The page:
"If you don't think he's playing point guard, look who has the ball in his hands coming up the floor," head coach Bruce Pearl said following Sunday's 99-65 blitz of Coppin State. "He's guarding inside but he's really playing point in a lot of ways. As we continue to evolve as a team, he'll continue to play point guard in more ways."
Dane Bradshaw has played point guard, off guard, small forward and power forward at Tennessee. He saw little action at point guard last year because senior C.J. Watson had a stellar season running the offense. Still, Bradshaw recorded 116 assists, just one less than Watson.
Now that four-year starter Watson is out of eligibility, the Vols have no one to run the attack. Junior Jordan Howell, freshman Ramar Smith and freshman Marques Johnson are all natural 2 guards trying to fill the lead-guard role. Moreover, Howell has been slowed by a fractured finger.
"Our point guard play needs to improve," Pearl said. "Ramar can play better. Having Dane back there with him helps him. And a lot of times we put the ball in Dane's hands. As a result, you see Dane with nine assists (vs Coppin State)."
Bradshaw, who has scored just six points in Tennessee's past three games, relishes his role as a set-up man for others.
"Penetrating is one thing I can do very well and get guys open shots," he said. "As hard as I try, I will always have a pass-first mentality. When I penetrate into the lane (teammates) are circling around me, continuing to move and cut because they know I'll find them."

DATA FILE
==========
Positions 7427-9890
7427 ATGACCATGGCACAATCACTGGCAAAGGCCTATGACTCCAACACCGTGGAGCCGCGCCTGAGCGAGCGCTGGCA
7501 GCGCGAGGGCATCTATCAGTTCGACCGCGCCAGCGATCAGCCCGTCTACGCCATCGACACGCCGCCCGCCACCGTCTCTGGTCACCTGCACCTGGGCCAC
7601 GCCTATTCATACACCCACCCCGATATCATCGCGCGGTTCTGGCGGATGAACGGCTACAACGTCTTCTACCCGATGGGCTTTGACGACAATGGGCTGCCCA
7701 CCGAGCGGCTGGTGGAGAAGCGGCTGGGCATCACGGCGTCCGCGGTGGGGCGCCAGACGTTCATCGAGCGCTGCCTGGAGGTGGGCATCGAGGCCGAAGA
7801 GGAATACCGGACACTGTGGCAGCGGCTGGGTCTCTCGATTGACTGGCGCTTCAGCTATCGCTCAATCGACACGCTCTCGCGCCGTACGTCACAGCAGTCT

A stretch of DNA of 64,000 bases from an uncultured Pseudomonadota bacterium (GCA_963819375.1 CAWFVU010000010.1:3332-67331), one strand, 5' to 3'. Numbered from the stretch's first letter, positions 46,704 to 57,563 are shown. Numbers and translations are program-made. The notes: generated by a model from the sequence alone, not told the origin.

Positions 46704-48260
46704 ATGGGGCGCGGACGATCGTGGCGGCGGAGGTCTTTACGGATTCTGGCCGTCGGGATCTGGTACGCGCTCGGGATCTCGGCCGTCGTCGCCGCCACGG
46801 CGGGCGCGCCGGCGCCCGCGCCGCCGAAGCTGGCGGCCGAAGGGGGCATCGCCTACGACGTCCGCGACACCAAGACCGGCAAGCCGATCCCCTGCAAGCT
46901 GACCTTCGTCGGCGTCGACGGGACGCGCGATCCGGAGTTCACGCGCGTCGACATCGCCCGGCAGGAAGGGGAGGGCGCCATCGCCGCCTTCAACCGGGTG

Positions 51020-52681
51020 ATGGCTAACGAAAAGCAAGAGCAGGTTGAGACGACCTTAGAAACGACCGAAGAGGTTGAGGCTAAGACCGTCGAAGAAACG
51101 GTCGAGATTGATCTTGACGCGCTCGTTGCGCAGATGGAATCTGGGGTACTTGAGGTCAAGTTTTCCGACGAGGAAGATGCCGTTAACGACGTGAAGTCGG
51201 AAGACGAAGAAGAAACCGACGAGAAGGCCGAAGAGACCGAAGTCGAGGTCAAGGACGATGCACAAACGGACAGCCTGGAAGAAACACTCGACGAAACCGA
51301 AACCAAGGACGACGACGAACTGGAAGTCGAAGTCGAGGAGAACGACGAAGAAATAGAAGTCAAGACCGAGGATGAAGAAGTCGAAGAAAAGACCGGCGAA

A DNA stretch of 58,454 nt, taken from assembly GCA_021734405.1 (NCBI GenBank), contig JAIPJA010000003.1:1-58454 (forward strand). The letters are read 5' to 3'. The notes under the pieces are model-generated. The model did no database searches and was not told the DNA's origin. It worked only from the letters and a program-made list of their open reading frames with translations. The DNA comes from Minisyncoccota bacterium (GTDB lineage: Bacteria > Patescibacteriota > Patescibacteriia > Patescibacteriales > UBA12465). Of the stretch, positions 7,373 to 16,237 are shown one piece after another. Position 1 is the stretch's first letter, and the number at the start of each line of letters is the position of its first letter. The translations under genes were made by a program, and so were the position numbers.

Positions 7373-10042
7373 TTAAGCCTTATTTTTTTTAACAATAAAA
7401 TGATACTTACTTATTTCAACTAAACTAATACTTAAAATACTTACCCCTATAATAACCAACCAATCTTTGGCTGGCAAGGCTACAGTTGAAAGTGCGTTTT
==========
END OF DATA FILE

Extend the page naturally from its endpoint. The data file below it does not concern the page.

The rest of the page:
Asked point-blank if he is playing power forward on defense and point on offense, however, Bradshaw hedged.
"I'm not sure," he said. "I really give the point guards a little bit of comfort when the fullcourt press comes along because, as a former point guard, I'd rather look behind me and see a 6-3 guy to help bring it up than a 6-10 center who's just going to throw it back to you. It helps break the pressure a little bit."
Although Bradshaw is filling more and more of the point-guard role, Pearl says that is not an indictment of Ramar Smith.
"We continue to work with him," the coach said. "There's more there (than he has shown). He's got to keep his confidence up. He's an unselfish player. If he was a selfish kid it would bother somebody like that more. But he has to play better for us to beat the better teams on our schedule. He understands that."
Howell, who played some as Watson's backup last season, is probably the closest Tennessee has to a natural point guard. He has been slow to heal from the preseason finger injury, however.
Pearl said Howell "did a lot of good things" vs. Coppin State, adding: "He pushed the break really well, shot it well. He looked comfortable. Certainly, he's not in a position where he can run the ball club yet because he missed five weeks of practice. Five weeks is a long time but it's great to have him back."
Whether it's Bradshaw, Howell, Ramar Smith or Marques Johnson, someone needs to provide steady play at the point for Tennessee. The Vols committed 26 turnovers in Game 2 vs. Fordham, 21 in Game 3 vs. UNC-Wilmington and 22 in Game 4 vs. Coppin State.
"My teams have historically turned it over a little bit more because of the tempo," Pearl said. "Last year was a bit unusual because of Bradshaw and C.J. being so outstanding with our assist/turnover ratio. We usually turn it over a little bit more, but not THIS much."
With upcoming NIT games against Butler (Wednesday) and either Gonzaga or North Carolina (Friday), Howell, Smith and Johnson need to elevate their play in a hurry. Bradshaw thinks the UT trio will do just that.
"Those guys have always stepped up to the level of competition," he said. "I'm anxious to see Ramar out there as the competition grows. He'll play well; I'm confident in that."